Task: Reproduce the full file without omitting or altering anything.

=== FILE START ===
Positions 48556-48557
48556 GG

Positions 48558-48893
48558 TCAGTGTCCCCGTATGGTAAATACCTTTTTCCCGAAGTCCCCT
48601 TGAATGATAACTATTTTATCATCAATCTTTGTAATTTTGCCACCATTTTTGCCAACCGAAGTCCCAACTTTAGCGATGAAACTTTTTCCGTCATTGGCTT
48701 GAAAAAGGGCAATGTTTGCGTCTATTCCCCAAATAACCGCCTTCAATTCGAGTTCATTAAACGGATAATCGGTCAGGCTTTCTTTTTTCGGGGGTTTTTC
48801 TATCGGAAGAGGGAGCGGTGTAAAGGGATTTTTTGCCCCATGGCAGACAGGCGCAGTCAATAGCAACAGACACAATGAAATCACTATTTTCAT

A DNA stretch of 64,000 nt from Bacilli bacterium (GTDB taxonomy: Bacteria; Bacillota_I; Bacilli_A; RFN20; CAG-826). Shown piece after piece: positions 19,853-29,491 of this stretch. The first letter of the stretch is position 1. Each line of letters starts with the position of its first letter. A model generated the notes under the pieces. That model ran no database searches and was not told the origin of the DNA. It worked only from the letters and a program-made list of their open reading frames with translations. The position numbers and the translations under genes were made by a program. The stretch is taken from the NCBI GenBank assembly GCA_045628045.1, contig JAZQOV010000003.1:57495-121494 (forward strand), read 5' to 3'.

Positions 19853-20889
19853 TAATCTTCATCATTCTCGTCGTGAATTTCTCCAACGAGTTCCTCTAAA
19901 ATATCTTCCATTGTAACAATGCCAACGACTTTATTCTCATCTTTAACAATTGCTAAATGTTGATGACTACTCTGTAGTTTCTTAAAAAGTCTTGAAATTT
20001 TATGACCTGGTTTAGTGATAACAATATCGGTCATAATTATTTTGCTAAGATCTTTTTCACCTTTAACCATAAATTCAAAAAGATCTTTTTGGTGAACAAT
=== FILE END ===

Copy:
Positions 48556-48557
48556 GG

Positions 48558-48893
48558 TCAGTGTCCCCGTATGGTAAATACCTTTTTCCCGAAGTCCCCT
48601 TGAATGATAACTATTTTATCATCAATCTTTGTAATTTTGCCACCATTTTTGCCAACCGAAGTCCCAACTTTAGCGATGAAACTTTTTCCGTCATTGGCTT
48701 GAAAAAGGGCAATGTTTGCGTCTATTCCCCAAATAACCGCCTTCAATTCGAGTTCATTAAACGGATAATCGGTCAGGCTTTCTTTTTTCGGGGGTTTTTC
48801 TATCGGAAGAGGGAGCGGTGTAAAGGGATTTTTTGCCCCATGGCAGACAGGCGCAGTCAATAGCAACAGACACAATGAAATCACTATTTTCAT

A DNA stretch of 64,000 nt from Bacilli bacterium (GTDB taxonomy: Bacteria; Bacillota_I; Bacilli_A; RFN20; CAG-826). Shown piece after piece: positions 19,853-29,491 of this stretch. The first letter of the stretch is position 1. Each line of letters starts with the position of its first letter. A model generated the notes under the pieces. That model ran no database searches and was not told the origin of the DNA. It worked only from the letters and a program-made list of their open reading frames with translations. The position numbers and the translations under genes were made by a program. The stretch is taken from the NCBI GenBank assembly GCA_045628045.1, contig JAZQOV010000003.1:57495-121494 (forward strand), read 5' to 3'.

Positions 19853-20889
19853 TAATCTTCATCATTCTCGTCGTGAATTTCTCCAACGAGTTCCTCTAAA
19901 ATATCTTCCATTGTAACAATGCCAACGACTTTATTCTCATCTTTAACAATTGCTAAATGTTGATGACTACTCTGTAGTTTCTTAAAAAGTCTTGAAATTT
20001 TATGACCTGGTTTAGTGATAACAATATCGGTCATAATTATTTTGCTAAGATCTTTTTCACCTTTAACCATAAATTCAAAAAGATCTTTTTGGTGAACAAT